SE: When I was in high school and college I waitressed, so I thought I knew what the food profession was like. I have so much more respect who are on their feet 18 hours a day, pouring their heart and soul into something for someone else. I learned about the art of creation. For me that happens to be food. I look at art very differently in the museum now.

It was an amazing experience because there were people from all around the world in one place. Everyone had to learn how to work together. I never cut my fingers more in my entire life. Those knives are so dangerous, and I never mastered the art of looking graceful while wielding a finger-cutting weapon!

CJ: What makes young people so important and why has their empowerment become a primary focus in your career and life?

SE: I believe everyone has a voice and sometimes young people don’t think they are allowed to use it, which is unfortunate to me. Organizations like Girl Scouts help young people see that they have a voice and gives them so many opportunities to practice using it. I didn’t find my voice until my thirties, but I spend my days watching everyone from age six to 18 develop skills, talents, find their strengths, and become empowered. They are the ones who will be leading us into the future, and we have a responsibility to nurture and support them in their journey.

CJ: What advice would you give to a young person hoping to set themselves up for success in the world of public relations?

SE: Talk to everybody everywhere you go. Even if it’s at the grocery store or in the aisle of a hardware store. Ask questions and make observations. Practice active communication. Communicating is something we’re born knowing how to do but not necessarily a skill that we develop, especially now with texting and social media. I truly believe these things can be a detriment to our ability to form and nurture relationships. I straddle both worlds, but prefer to live on the side where people actually sit across from each other and look one another in the eyes. I see so many people eating dinner together, but texting. We can’t lose conversation! We can’t lose real and meaningful relationship building. This isn’t just about PR – it’s about connection. I also believe these natural practices will dramatically influence how effective you’ll be in your career.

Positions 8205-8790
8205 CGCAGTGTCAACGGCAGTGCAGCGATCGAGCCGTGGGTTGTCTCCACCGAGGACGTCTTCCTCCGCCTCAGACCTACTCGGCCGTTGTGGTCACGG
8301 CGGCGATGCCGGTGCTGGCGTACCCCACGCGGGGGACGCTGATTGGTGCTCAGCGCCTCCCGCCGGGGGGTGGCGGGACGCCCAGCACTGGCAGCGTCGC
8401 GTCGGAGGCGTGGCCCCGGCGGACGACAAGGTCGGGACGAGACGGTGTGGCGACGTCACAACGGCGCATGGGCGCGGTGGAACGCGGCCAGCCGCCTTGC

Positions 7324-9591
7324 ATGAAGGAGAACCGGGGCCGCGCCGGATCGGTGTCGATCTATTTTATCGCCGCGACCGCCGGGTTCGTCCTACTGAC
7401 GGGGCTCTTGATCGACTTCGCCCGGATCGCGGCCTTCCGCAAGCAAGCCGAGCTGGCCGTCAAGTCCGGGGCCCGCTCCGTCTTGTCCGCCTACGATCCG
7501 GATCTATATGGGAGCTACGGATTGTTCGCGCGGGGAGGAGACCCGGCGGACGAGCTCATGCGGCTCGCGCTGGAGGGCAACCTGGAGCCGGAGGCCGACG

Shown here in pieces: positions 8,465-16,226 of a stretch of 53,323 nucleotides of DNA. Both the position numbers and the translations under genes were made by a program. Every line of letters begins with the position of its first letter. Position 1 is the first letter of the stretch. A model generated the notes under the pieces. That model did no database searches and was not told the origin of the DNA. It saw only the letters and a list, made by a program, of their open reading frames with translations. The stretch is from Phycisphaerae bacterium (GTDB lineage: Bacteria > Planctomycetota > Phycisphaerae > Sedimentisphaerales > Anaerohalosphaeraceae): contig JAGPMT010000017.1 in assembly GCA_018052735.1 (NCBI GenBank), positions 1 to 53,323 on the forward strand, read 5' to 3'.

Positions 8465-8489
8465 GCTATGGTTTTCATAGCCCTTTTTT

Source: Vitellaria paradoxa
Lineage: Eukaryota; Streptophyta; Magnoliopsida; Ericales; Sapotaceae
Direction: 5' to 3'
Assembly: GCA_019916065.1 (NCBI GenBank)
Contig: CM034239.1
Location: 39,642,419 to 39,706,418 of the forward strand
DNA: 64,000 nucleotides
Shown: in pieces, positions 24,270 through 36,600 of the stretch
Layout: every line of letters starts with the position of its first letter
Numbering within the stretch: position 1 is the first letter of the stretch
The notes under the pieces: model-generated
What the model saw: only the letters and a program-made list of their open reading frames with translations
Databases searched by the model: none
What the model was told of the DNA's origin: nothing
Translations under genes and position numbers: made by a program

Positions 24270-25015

Stefanie 4

CJ: What has been one of the most unexpectedly interesting parts of your career to date?

SE: An unexpectedly amazing part of my job that I don’t think I’d experience if I did not work where I work happened when I accidentally ran into Dave Matthews at the gym. My co-worker and I had been trying to figure out how we could incorporate him into our campaigns for years. When I ran into him I was unprepared, and knew I only had 15 seconds to ask him something!

I walked up to him and said, “Hey Dave, can I ask you a question?” And he said, “Yeah, sure!” And I said, “Would you ever consider dressing up as a Girl Scout Cookie?” He said, “I can honestly say that’s never been a dream of mine, but I love making people’s dreams come true, so I’ll think about it. Can I ask why you asked me that?” I was so caught off guard that I forgot to tell him where I worked! When I told him, he just smiled and said it made a lot more sense now. I love that I have a job where I can ask people silly things. I love that I can bring people cookies, and use my creative mind to dream up things that make people smile.

CJ: Every day in your life must be different depending on your projects and the time of year, but what does a Monday look like for you?

SE: There’s no typical day in my job, which is what I love most about it. I might go on TV to talk about cookies; work on organizational campaigns and initiatives; build partnerships and collaborative opportunities with folks in the community who share our mission; pitch media stories about amazing things girls are doing; interview Girl Scout alumnae for our Awesome Woman series; write scripts, and coach girl speakers at our luncheons or give talks about Girl Scouts. Sometimes I dress up in a cookie costume just because it’s a Tuesday.

CJ: Leadership skills training is an important focus in the Girl Scouts – what are some ways young people can become better leaders?